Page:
About two years ago, the Matron googled Renee. And found her! They had dinner and, war refugees, shared their stories and the centrality that Scott had played in their lives. Renee recounted in horror how she had run into him on a city street as an adult and nearly fell over with fear. Rumor was he'd done some time in jail for rape.

Renee and the Matron are now friends on facebook and sisters who survived and thrived, despite this. Indeed, the Matron finds her very fine feminist roots in this experience.

The Matron has forgiven that sad, mean, dangerous little boy. Wee Miss never will.

Tuesday, January 18, 2011

Grace

The Matron lives next door to a couple married many, many years. Decades. They're in their 80s and the husband -- let's call him Ralph -- is dying.

The fact that he's dying at 84, hospitalized for congestive heart failure three times now, is mildly overlooked by his wife of 50 some years.

Neighbor (wife): "Oh, Ralph is doing great. He's home from the hospital with the oxygen machine and we're going to McDonald's for breakfast."

John and Stryker shovel their driveway and sidewalks. The Matron now sleeps with the phone at her beside, waiting for the late night call.

She goes over morning and night to administer eye-drops and medication.

Lest she sound saint-like, this is all ten minutes a day. But there's the heart involved.

Theses people who have been together for fifty years still hold hands. They wanted --but never had -- children. They've welcomed hers into their lives with joy. They're good for Dairy Queen Treats, cat visits, and complete love.

Neighbor: "I'm a little worried about Ralph. If I need you, can I call?"

Matron: "Yes. Yes, you can."

The Matron has dropped the ball on many, many things lately. She's resigned as the Presiden of the Parent Teacher Organization at her youngest's school. She's failed to follow through in all kinds of ways as she waits for tenure (Please Oprah) and juggles the full-time job with all the rest. She even took nearly a week off from the blog!

But she's still will have the phone by her bedside.

And bear witness to 50 years of commitment and love. May she be so lucky.

Monday, January 17, 2011

A Whole New Year

Back!

The Matron returns, like a well-rested and oiled machine, ready for Action with a clearly capital A.

Her respite from the blog--and her resignation as the President of the Parent Teacher Organization for one of her children's schools, and resignation from one of the five committees she serves on at work --- and some degree of reflection, taught her this: say no.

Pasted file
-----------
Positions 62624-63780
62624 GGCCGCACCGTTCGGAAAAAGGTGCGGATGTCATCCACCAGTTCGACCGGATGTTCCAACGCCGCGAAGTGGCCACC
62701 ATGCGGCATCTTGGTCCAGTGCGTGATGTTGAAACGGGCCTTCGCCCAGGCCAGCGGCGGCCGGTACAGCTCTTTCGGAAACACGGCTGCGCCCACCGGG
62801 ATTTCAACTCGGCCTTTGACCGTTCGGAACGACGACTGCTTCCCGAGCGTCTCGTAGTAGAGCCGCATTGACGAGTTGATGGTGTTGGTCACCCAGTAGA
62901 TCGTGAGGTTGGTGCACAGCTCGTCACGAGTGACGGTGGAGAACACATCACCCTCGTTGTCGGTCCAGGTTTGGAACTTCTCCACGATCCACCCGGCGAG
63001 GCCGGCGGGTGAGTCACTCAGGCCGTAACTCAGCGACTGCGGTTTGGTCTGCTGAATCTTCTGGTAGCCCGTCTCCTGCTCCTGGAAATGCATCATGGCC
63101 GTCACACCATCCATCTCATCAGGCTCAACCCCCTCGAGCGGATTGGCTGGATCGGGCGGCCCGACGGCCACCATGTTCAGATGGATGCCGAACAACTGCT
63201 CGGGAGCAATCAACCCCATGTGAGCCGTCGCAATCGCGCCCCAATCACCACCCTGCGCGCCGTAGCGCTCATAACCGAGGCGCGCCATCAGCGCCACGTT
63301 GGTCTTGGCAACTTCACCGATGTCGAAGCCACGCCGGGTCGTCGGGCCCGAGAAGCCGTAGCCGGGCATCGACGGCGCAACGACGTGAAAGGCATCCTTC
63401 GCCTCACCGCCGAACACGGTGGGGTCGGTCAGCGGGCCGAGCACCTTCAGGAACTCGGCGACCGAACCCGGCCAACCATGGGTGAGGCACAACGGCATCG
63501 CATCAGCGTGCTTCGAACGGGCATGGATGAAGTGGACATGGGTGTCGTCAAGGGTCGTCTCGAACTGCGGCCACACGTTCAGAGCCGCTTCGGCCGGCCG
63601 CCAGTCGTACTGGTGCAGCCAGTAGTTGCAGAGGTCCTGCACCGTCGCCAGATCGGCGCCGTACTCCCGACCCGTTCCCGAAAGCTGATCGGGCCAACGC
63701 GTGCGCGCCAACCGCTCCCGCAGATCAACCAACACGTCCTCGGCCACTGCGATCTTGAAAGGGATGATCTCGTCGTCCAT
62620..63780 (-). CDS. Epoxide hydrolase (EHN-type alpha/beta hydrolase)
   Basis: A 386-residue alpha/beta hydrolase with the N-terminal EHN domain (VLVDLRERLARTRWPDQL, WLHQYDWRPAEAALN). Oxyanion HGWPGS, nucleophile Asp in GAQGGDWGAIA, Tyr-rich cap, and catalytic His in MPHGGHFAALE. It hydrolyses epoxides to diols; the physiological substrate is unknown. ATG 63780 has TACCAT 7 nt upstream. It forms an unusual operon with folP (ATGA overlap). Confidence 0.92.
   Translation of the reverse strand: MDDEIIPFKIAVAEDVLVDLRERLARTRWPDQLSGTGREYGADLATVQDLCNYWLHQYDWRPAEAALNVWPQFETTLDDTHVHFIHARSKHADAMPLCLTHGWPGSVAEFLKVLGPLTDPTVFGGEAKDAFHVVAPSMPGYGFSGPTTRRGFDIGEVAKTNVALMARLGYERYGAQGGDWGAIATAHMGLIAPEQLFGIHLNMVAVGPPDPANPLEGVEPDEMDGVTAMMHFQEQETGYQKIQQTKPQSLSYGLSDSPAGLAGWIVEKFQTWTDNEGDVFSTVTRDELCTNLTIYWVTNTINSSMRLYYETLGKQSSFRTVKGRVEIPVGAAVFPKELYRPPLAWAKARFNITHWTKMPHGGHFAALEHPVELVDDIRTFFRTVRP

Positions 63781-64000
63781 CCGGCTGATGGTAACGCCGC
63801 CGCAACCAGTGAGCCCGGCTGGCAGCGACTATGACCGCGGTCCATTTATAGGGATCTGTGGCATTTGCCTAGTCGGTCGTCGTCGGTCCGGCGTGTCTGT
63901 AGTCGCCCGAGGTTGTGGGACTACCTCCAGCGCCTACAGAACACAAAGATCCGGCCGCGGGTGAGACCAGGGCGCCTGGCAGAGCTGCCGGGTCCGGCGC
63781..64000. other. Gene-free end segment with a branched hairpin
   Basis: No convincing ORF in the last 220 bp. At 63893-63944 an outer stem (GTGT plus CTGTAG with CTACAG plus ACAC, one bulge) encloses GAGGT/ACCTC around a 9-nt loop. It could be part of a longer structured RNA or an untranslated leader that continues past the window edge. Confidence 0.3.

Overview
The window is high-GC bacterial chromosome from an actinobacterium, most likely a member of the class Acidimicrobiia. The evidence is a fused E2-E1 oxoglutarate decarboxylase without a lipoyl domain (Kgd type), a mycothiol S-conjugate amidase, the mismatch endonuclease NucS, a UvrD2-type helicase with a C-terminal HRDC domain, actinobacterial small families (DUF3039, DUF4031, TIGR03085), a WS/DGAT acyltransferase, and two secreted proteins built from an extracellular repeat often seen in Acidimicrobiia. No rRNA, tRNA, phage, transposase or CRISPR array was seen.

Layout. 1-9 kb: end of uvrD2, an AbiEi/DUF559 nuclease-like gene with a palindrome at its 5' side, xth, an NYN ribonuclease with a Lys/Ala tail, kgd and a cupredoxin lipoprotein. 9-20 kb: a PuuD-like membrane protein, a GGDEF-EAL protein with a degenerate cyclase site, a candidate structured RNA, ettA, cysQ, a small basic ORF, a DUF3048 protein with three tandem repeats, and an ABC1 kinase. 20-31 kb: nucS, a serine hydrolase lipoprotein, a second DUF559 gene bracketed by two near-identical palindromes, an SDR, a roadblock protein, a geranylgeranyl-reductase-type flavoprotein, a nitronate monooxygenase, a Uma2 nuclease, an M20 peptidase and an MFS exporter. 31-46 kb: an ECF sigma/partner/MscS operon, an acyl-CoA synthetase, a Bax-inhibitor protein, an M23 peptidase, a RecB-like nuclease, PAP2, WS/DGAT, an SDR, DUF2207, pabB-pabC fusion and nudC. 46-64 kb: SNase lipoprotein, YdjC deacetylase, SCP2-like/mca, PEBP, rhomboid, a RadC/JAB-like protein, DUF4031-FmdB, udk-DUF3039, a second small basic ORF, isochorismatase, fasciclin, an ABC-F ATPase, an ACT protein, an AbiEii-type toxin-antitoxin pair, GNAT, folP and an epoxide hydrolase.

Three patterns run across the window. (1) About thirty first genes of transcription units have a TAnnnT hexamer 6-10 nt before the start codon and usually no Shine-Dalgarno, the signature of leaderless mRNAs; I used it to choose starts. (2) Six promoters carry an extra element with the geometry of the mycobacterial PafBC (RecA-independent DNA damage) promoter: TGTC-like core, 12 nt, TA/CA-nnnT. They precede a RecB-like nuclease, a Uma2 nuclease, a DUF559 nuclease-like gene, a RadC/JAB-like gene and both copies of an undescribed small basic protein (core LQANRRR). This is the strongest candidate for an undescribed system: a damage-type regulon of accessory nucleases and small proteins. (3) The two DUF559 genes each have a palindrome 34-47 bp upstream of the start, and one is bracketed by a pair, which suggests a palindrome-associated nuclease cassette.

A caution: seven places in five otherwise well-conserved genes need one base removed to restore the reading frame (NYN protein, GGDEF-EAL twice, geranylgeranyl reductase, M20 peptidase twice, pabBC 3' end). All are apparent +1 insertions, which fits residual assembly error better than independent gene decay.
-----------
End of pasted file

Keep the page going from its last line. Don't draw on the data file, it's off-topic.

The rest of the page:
Now, 'no' is a word that doesn't come naturally to the Matron.

Merrick: "Mama can you bwing me some milk while I watch TV?"

Matron: "Of course!" (alternate answer: you can certainly get that milk yourself)

HWCBN: "Mom, can you iron my shirt for debate. I need it in about four minutes."

Matron: "Sure!" (alternate answer -- and you know this -- 'here's the iron.')

Scarlett: "Mom, can you drive me to Wisconsin for a sleepover after rehearsal and then pick me up for voice lessons in the morning?"

Matron: (pause). "Uh. . . " (choking a little). "Let's consider the sleepover thing for awhile." (Note that Wisconsin is just ten minutes away but it sounds dramatic--and, ever incapable of a clear, unilateral 'no,' yours truly hedges).

No is not her strongest suit.

Yesterday, she found herself agreeing to help a friend in need. This friend is suffering consequences of life choices and actions -- deep tissue, systemic consequences. Huge. Let's talk legal, physical, foundational and all due to addiction and some seriously bad choices that limped left of the law. But not only was the Matron unable to say 'no' to help, so as not to participate in the dysfunction, she actually volunteered for more duty!!

But today, "NO" appeared before her. It glittered on the hallway, surfaced in the early waking hours before dawn. "NO," a friend once said, is the most loving word you can say to a child. After Boc broke a glass of milk in the third floor family room, the Matron said NO more glass drinks upstairs; the dog will hurt himself.

No -- nobody needs seven hours of computer time in one day, HWCBN.

No -- 12 year olds don't quit school for local theater unless their parents are crazy (but let's hold out that wild card for a major motion picture).

No -- you may not have four doughnuts for breakfast and then eat Pringles for lunch.

And no -- the Matron cannot run the PTO, volunteer in the classroom, work full-time, attend to a theater child's needs, focus on debate club, do much driving and retain her sanity.

Finally, no to helping someone she loves continue to drink himself to death. This is one of the hardest because those initial 'no's' in this situation appear heartless.

So she cut off some of the duties and drama, cold turkey.

Friends, she considered cutting off the blog. But realized that the creative and communal energy she finds here is one of the things that keeps her going: thank you!

She hopes this was her mid-life crisis. And hopes her friend -- who doesn't read this blog or much of anything else these days -- is able to get the help he needs. That would be a great big yes for her.